Unbiased Analysis of Today's Healthcare Issues

Archive for May, 2012

Thoughts about Sebelius address Georgetown graduates

In a few hours, Department of Health and Human Services (HHS) Secretary Kathleen Sebelius will address a keynote speech to graduates at Georgetown University.  This is a controversial appearance.  One provision of the health of the Health Reform (i.e., the ACA) mandates that employer cover contraception coverage.  Although Georgetown University has agreed to provide these benefits, other […]

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Is the government texting your baby?

In honor of National Women’s Health Week, U.S. Senators Tom Carper (D-Del.), Thad Cochran (R-Miss.), Mary Landrieu (D-La.), and Kelly Ayotte (R-N.H.) hosted a briefing on the text4baby program today. What is Text4Baby? Text4Baby is a free national health texting service that promote senrollment in both Medicaid and the Children’s Health Insurance Program (CHIP) and provide pregnant […]

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What is the effect of physical examination requirements on mortality rates?

Is tele-medicine/internet-medicine the wave of the future?  Or do these alternative treatment methods just make it easier for patients and providers to engage in fraudulent and/or unsafe behaviors? In response to concerns about tele-medicine’s effect on patient safety, many states have begun prohibiting physicians from prescribing drugs without conducting a prior physical examination. In fact, […]

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Wednesday Links

How much does it cost to insure your family? Should your doctor be using Facebook? Can the Facebook IPO save California’s budget? Britain: “the clearest failure seemed to be health care.” Less is more. NBA Playoffs: Advanced Box Scores and the Troxler Effect. Cavalcade of Risk #157.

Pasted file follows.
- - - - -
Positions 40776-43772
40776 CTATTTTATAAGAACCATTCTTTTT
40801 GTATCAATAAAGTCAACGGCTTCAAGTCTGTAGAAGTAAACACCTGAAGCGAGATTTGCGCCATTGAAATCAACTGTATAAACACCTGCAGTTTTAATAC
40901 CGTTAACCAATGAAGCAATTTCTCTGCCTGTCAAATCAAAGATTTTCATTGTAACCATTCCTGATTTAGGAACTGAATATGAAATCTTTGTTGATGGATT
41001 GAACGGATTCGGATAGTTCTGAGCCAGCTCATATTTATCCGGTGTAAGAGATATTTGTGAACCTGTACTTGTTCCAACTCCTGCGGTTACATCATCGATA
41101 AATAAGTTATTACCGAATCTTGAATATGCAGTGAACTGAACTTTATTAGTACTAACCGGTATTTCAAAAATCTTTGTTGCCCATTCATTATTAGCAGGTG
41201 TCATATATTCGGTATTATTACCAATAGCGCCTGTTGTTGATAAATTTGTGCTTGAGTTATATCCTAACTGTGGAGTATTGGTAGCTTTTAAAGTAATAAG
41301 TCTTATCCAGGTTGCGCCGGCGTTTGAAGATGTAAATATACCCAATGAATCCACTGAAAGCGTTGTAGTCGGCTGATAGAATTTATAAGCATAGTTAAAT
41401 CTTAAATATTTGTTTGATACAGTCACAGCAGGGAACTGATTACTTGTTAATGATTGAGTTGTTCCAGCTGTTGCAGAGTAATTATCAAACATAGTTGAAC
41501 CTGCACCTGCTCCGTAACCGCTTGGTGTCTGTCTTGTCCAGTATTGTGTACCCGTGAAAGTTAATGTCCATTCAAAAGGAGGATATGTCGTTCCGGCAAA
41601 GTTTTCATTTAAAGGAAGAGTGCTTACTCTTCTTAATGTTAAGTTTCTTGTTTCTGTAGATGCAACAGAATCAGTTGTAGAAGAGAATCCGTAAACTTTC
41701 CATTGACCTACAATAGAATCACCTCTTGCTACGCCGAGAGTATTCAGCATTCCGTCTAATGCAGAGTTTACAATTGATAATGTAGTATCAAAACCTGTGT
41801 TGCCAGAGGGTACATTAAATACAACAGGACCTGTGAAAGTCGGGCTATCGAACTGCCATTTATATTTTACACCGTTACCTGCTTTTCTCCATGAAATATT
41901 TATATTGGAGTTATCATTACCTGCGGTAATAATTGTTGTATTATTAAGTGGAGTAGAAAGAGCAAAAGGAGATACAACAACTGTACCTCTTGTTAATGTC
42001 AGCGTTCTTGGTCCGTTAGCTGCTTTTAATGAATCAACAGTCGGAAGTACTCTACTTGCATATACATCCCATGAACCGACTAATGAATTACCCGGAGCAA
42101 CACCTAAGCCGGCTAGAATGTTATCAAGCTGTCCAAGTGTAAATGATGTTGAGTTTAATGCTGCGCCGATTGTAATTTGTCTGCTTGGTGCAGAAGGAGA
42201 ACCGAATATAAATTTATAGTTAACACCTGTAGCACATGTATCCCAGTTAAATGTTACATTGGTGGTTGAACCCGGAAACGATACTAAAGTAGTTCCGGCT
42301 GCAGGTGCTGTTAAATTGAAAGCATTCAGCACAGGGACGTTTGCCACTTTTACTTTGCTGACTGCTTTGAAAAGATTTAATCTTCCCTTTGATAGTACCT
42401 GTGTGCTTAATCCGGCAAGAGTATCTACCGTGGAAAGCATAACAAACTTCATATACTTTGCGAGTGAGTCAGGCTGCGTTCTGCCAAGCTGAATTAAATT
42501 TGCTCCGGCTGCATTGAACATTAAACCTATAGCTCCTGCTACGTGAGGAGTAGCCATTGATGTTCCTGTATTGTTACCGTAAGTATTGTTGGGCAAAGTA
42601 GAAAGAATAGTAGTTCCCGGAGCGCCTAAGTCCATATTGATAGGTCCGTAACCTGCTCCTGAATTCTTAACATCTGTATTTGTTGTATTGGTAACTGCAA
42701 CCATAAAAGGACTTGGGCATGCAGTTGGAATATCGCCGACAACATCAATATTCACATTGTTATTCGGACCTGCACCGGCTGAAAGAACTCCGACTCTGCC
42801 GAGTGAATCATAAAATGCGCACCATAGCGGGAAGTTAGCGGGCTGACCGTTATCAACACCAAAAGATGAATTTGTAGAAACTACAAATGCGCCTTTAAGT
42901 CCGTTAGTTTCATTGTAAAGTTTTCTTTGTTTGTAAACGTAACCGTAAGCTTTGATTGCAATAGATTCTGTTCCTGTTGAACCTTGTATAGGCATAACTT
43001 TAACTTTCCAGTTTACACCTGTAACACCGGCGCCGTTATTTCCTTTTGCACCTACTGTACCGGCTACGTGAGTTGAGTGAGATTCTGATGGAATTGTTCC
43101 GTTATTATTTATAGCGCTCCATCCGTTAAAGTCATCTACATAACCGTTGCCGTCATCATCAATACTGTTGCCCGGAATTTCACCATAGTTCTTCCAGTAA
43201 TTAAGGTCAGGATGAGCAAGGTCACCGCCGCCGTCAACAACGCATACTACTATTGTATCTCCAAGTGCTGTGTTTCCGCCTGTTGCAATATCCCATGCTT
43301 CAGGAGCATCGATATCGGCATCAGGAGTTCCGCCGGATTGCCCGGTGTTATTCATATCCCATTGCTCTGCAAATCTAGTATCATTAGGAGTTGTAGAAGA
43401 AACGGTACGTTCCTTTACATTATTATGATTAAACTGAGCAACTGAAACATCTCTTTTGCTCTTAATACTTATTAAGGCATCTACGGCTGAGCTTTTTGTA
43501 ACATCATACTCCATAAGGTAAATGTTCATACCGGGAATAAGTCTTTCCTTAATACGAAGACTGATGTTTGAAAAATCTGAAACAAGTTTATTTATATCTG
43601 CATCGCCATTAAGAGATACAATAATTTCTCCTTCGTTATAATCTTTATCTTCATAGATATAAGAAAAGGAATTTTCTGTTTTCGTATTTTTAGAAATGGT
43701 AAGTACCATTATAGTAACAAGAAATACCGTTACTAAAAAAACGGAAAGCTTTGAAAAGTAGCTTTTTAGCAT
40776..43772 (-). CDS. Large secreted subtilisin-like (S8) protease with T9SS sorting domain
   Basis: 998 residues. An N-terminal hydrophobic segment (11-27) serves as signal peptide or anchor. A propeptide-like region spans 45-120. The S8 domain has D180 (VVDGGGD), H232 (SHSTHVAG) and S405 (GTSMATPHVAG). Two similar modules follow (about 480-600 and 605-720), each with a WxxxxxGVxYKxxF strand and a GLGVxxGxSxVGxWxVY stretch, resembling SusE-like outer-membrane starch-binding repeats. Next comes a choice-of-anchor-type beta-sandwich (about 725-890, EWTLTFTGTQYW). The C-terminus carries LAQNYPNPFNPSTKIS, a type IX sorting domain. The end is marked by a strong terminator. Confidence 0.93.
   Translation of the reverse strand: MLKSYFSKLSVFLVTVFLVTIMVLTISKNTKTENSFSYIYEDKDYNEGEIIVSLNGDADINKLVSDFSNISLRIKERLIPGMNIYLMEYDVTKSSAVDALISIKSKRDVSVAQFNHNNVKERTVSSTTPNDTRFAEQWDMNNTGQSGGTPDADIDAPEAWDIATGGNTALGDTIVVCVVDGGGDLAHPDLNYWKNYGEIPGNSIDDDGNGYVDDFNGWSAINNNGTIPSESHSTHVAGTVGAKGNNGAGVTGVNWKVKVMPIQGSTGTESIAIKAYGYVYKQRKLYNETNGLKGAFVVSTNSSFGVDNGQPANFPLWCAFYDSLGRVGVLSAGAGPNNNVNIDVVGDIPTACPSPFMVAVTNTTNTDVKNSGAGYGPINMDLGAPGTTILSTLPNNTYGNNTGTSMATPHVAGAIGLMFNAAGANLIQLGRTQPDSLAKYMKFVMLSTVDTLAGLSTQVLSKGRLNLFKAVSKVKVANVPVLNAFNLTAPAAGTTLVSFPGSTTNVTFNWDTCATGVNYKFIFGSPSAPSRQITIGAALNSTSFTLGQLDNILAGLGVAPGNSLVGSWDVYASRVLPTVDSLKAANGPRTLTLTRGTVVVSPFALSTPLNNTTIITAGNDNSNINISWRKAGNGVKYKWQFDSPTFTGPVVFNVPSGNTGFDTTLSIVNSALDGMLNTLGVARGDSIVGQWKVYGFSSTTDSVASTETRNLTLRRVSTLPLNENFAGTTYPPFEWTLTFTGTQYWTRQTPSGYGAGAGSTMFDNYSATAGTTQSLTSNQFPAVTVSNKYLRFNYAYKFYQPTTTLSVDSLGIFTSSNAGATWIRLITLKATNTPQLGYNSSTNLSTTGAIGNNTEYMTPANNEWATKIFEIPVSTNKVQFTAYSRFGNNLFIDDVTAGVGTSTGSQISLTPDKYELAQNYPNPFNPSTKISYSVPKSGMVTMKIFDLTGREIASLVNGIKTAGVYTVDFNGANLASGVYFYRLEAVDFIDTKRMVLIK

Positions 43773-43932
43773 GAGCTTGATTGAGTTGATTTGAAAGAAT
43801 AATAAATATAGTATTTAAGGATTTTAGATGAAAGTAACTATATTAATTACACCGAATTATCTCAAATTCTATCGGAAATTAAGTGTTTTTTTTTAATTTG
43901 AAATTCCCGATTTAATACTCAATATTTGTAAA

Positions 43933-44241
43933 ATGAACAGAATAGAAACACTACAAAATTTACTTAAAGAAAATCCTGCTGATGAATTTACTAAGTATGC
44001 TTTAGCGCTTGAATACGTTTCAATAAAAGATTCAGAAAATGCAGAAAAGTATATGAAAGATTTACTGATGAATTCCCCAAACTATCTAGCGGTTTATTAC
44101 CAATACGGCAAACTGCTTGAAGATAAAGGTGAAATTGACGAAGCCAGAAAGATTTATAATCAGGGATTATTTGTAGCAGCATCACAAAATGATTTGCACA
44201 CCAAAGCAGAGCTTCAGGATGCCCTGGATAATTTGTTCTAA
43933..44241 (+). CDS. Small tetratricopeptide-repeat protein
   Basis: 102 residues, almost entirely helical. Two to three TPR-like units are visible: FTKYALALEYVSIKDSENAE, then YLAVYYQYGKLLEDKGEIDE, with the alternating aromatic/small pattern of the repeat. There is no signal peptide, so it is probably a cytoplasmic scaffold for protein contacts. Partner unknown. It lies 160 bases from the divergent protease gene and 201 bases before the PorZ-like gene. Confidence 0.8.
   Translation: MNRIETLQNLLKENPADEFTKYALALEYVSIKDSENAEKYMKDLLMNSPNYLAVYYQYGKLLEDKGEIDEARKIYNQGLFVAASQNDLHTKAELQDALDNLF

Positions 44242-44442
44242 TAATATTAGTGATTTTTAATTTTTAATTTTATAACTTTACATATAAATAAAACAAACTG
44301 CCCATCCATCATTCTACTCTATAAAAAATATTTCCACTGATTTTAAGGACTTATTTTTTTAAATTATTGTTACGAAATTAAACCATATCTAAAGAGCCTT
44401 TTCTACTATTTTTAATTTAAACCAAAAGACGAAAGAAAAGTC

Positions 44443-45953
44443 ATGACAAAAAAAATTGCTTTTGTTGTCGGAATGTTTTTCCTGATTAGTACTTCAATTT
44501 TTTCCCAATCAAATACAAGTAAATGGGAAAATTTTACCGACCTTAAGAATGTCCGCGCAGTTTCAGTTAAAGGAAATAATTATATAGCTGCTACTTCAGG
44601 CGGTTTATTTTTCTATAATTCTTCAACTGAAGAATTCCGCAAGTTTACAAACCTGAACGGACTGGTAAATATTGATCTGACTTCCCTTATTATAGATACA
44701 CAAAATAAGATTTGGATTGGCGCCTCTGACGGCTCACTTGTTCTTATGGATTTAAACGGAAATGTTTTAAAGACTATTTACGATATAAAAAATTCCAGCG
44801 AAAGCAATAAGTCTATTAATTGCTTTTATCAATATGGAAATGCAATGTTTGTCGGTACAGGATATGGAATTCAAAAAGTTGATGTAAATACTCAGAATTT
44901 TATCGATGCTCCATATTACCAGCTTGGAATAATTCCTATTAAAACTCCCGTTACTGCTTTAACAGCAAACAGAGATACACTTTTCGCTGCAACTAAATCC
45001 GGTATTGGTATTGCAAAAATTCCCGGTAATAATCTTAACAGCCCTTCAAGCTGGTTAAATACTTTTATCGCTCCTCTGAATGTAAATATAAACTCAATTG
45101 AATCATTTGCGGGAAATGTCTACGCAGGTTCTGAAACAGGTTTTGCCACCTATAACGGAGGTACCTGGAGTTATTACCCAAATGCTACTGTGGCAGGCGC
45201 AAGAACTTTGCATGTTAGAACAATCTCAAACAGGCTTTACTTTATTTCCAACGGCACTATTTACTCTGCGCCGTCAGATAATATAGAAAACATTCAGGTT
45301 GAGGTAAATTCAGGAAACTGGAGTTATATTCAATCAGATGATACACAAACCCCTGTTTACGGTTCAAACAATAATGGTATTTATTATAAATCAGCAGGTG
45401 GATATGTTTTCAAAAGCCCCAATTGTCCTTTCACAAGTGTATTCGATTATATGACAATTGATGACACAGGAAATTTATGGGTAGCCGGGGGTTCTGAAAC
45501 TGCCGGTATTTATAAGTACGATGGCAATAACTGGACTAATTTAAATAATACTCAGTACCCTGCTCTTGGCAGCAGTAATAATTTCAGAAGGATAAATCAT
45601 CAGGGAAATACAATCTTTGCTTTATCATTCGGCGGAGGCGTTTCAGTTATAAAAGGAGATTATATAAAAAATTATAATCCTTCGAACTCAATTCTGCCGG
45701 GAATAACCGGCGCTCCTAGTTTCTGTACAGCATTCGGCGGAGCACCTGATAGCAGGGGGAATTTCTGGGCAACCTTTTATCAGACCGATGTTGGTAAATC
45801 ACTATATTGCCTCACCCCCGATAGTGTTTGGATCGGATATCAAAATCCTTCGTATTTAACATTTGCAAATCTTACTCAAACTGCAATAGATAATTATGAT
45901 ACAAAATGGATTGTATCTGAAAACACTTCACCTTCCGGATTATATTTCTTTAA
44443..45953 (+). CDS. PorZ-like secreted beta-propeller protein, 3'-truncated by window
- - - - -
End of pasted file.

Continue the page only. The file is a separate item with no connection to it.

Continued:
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Plastic Surgery in China

China standard is living as funds from export industries eventually trickle down into the earnings of (some) ordinary Chinese. Where are the Chinese spending their newfound wealth?  In part, the answer is self-beautification procedures.  According to the Economist: “China performs more cosmetic surgery than any country except America and Brazil. Almost 1.3m licensed procedures were […]

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A lifeline for antibiotics research?

Antibiotics such as penicillin have helped to fight numerous diseases such as syphilis, and infections caused by staphylococci and streptococci.  However, overuse of antibiotics is a problem.  Physicians sometimes prescribe antibiotics to fight viral infections even though antibiotics are only effective against bacterial infections.  Because of this overuse, more and more strains of drug-resistant bacteria are appearing. […]

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ObamaCare stymied in New Jersey?

Governor Chris Christie vetoes a bill today that would form have created a health exchange in New Jersey. “While I appreciate the Legislature’s attempt to find steady policy footing in these shifting legal sands, I am concerned that a hastily created exchange in New Jersey will impose unnecessary obligations upon the state’s citizens,” Christie said […]

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How Effective is Arthroscopic Knee Surgery?

For patients with osteoarthritis, the answer is not at all. A paper in the New England Journal of Medicine examined 180 patients 75 years old or younger, that had osteoarthritis of the knee, and reported at least moderate knee pain on average despite medical treatment.  The researchers randomized this individuals into three groups: Surgery Group #1 (Lavage): The […]

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HWR at InsureBlog

The latest edition of the health work review is up at InsureBlog.

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When less is more

Some medical procedures and tests are unnecessary.  Others can even be harmful to patients.  In an effort to reduce the frequency of these services, Consumer Reports is teaming with the ABIM Foundation and nine medical specialty societies to develop evidence-based lists of tests and procedures for patients and physicians to question as part of Choosing Wisely.  According to their website: “The […]

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